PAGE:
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pikes, bills, bows and arrows, and other weapons ; and at break of day to take to their boats and follow him into the harbour. In the morning, however, the ships were found to have drifted below the harbour, and it was past mid-day before they could be got up again. By this time the town became alarmed, and six hundred men were placed on the platform to oppose their landing. The admiral, however, resolved on the attack, and gave strict orders to all the boats and the galley, to run them with such violence on shore as to stave them, so that every man should land, and trust solely to God and his weapons, which order was cheerfully obeyed. Lancaster, at the same time, leaping into the water to set his men a good example, they all followed with undaunted spirit. Seven cannon were fired on them from the fort, but the guns being badly levelled, the only damage sustained .was the loss of an arm by one man. The admiral then called out, “Upon them, my lads ! upon them ! now's your time, and all's our own !” With that he rushed on, the rest following, with such determined resolution, that the enemy had not presence of mind left to reload their guns, but abandoned them together with the fort to the mercy of the invaders.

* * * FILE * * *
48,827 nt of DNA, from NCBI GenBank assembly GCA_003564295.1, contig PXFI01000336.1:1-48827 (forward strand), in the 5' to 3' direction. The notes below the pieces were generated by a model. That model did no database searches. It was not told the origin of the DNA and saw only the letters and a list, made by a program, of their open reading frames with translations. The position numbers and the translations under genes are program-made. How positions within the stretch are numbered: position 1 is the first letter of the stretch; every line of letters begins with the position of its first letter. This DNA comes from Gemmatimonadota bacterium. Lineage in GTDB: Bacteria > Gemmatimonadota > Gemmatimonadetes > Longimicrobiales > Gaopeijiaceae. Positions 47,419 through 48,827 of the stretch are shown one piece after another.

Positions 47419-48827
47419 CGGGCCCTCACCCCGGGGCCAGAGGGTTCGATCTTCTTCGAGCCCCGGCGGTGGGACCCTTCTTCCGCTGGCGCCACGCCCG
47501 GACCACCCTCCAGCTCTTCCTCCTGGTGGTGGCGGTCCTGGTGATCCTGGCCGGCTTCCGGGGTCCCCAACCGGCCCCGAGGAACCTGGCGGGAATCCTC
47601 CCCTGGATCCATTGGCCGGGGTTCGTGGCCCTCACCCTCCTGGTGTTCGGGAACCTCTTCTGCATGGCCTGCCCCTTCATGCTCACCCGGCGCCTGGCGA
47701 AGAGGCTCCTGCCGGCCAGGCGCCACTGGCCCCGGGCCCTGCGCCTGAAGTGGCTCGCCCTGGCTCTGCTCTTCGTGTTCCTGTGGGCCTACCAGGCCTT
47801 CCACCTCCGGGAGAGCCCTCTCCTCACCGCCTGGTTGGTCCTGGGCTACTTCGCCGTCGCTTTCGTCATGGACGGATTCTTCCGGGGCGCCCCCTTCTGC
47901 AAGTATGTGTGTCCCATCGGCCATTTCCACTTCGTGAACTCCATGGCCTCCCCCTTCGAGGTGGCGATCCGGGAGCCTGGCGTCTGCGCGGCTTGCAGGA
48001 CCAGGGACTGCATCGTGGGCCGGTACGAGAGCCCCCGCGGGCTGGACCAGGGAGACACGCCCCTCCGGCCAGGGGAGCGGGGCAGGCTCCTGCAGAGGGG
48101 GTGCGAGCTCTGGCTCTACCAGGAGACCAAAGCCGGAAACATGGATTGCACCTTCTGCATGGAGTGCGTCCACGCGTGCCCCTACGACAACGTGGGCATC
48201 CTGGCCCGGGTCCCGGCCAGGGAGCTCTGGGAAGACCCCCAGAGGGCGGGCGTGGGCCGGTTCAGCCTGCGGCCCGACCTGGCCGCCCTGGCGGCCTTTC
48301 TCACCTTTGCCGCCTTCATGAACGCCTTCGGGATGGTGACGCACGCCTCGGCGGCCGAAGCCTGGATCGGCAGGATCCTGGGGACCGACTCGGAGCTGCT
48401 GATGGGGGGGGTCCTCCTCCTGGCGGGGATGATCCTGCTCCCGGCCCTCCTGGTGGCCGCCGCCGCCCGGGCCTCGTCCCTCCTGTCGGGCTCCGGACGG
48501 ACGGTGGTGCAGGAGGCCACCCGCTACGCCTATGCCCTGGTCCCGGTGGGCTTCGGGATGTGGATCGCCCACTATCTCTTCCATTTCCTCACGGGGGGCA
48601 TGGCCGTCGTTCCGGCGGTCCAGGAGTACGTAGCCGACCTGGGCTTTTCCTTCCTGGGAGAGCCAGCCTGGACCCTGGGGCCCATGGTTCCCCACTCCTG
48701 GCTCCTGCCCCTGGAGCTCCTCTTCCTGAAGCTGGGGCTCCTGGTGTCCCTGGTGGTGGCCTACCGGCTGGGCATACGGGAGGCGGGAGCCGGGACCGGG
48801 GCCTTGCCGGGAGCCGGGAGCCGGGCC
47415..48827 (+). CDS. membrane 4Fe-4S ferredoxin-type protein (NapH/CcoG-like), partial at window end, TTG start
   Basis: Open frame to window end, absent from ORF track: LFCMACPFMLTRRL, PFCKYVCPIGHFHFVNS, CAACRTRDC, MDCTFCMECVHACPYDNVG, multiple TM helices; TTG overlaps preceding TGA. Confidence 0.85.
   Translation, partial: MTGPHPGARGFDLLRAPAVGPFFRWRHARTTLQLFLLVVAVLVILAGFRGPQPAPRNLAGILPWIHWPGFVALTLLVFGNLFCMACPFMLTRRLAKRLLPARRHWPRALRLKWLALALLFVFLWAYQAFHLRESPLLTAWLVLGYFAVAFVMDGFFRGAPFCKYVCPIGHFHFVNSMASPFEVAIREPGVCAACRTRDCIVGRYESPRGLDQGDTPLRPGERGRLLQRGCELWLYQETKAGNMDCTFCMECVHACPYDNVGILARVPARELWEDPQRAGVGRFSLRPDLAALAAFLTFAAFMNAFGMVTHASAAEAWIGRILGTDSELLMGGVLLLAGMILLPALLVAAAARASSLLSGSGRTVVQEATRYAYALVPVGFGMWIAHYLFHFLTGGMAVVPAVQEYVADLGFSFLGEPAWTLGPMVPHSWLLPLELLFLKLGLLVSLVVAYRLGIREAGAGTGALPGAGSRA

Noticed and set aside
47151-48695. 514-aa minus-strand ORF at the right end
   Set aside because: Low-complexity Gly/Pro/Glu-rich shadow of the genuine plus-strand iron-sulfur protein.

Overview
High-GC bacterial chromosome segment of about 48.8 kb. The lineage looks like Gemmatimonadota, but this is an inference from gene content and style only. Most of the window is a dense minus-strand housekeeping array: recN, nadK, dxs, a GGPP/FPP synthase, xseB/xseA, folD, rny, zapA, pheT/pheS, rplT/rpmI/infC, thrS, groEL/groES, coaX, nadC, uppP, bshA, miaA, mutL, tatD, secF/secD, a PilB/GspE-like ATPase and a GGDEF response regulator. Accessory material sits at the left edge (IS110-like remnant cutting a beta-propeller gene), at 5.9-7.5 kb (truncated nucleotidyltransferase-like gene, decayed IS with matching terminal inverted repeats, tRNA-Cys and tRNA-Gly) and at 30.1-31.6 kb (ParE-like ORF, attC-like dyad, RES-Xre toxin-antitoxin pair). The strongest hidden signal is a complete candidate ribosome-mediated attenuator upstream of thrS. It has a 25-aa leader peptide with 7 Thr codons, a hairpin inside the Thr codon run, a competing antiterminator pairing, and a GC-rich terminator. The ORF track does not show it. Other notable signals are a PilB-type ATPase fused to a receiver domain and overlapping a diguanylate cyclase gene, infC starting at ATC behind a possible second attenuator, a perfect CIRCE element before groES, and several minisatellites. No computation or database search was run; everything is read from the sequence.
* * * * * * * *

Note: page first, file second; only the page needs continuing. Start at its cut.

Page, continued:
Having turned the guns towards the town, and at the same time marching upon it, the inhabitants forsook the place, and suffered the invaders to enter without resistance. Here they found a vast store of very valuable commodities. The commanders of the ships were placed at different parts of the town to preserve order, and the admiral directed that it should be notified in every quarter, that no man should presúme, under severe penalty and loss of all share of the booty, to enter any house or store without direction; and such was the result, that not the least disorder was committed, nor any spoil or pillage made. Three Dutch ships found lying there were engaged to carry home part of the spoil.

For three nights the Brazilians sent down the river fire-ships, followed by large rafts with prodigious fires upon them, but the English grappled and drew them to the shore. In the course of thirty days, the ships were laden with the plunder of the town, and on the night before their departure they were annoyed, for the eleventh time, with like attempts. In the morning a party pursuing a detached body of the enemy, with more courage than prudence, fell upon the main body, which had been some time in preparation, and were lying in ambush; and before relief could reach the invaders, two captains, and the admiral's lieutenant, two French captains, and several others, to the number of five and thirty, were slain.

The following night they departed, all laden with the spoil of Fernambuco, to the number of fifteen sail, consisting of three Dutch, five French, three of M. Venner's, and four of Captain Lancaster's, all of them richly freighted with treasure and valuable stores. In proceeding along the coast to the northward, this fleet separated in a violent gale of wind, and the admiral, with his four ships, put into a harbour to the northward. When, however, he reached the Downs, in July, 1594, he had the satisfaction to hear that all the others had safely arrived at their respective destinations.